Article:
Monday, July 4, 2011

Japan finds rare earths in Pacific seabed -- Could China's monopoly be broken? What would this do to the sea?

Japanese researchers say they have discovered vast deposits of rare earth minerals, used in many hi-tech appliances, in the seabed.

The geologists estimate that there are about a 100bn tons of the rare elements in the mud of the Pacific Ocean floor.

At present, China produces 97% of the world's rare earth metals.

Analysts say the Pacific discovery could challenge China's dominance, if recovering the minerals from the seabed proves commercially viable.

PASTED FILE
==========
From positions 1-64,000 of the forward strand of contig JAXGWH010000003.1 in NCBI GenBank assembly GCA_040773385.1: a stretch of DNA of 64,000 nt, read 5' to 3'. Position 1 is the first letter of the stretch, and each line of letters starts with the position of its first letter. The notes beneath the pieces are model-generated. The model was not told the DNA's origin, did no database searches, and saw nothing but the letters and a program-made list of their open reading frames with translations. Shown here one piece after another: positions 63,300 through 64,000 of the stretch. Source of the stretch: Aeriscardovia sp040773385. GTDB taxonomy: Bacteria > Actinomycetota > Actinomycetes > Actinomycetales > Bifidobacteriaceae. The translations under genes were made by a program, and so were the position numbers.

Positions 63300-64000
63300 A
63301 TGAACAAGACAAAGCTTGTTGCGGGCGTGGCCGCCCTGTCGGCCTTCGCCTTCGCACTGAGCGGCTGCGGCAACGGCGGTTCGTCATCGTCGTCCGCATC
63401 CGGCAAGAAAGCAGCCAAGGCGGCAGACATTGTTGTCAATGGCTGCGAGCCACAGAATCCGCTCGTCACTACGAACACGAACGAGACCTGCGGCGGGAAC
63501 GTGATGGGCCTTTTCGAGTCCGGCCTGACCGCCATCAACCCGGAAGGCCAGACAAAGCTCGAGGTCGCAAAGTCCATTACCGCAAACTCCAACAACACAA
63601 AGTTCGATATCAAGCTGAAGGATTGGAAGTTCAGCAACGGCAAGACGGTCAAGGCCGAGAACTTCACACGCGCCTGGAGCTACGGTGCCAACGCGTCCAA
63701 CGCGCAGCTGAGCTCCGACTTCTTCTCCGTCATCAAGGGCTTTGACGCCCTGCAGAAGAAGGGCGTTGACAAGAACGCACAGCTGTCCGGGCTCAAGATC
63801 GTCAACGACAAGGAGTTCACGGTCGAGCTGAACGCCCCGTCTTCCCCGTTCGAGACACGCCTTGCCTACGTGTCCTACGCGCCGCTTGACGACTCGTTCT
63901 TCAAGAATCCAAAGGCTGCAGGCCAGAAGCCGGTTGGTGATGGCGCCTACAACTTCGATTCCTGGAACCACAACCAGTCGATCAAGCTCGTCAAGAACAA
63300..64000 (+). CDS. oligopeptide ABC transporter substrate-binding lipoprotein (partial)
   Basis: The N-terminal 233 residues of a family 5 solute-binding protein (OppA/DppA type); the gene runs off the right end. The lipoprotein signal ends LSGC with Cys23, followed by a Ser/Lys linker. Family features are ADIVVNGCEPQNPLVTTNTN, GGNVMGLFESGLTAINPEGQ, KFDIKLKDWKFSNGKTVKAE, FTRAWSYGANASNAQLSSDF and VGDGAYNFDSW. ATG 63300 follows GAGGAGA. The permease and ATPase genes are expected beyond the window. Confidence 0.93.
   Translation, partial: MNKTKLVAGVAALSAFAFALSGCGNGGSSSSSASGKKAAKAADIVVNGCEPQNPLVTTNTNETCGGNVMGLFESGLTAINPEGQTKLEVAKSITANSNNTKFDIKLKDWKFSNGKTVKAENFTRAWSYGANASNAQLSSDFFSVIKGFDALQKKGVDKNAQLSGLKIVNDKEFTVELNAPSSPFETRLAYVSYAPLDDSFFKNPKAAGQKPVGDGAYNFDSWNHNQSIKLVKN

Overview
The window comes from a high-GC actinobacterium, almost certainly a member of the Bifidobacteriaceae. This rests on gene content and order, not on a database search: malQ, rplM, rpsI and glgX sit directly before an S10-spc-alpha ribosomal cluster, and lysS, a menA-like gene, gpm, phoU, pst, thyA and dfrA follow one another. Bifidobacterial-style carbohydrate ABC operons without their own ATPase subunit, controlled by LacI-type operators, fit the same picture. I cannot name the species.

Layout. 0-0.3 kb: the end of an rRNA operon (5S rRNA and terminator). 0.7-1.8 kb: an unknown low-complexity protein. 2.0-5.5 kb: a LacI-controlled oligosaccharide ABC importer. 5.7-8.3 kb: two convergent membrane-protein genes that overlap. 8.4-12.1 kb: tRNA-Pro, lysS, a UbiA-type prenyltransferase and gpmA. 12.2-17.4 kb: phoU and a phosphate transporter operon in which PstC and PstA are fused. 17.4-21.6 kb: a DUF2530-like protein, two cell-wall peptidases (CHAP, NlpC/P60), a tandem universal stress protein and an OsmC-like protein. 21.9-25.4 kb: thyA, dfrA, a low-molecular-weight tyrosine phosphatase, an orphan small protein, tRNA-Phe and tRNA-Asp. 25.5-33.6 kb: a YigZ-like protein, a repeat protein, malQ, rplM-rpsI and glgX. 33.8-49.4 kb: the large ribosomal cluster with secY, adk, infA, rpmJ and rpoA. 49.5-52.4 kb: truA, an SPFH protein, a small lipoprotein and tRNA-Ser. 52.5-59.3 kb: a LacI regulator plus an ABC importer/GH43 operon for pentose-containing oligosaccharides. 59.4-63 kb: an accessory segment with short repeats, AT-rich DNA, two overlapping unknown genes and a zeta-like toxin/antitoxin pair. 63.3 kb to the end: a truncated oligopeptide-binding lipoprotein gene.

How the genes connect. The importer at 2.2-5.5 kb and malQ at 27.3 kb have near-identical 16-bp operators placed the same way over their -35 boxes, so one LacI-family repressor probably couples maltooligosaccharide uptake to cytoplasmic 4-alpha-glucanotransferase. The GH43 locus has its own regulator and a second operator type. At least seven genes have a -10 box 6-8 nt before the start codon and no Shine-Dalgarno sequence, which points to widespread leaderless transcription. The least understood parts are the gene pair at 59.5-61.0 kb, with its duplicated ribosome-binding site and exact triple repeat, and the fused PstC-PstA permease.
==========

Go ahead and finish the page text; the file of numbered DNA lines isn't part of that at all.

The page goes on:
The British journal Nature Geoscience reported that a team of scientists led by Yasuhiro Kato, an associate professor of earth science at the University of Tokyo, found the minerals in sea mud at 78 locations.

"The deposits have a heavy concentration of rare earths. Just one square kilometre (0.4 square mile) of deposits will be able to provide one-fifth of the current global annual consumption," said Yasuhiro Kato, an associate professor of earth science at the University of Tokyo.

The minerals were found at depths of 3,500 to 6,000 metres (11,500-20,000 ft) below the ocean surface. (read more)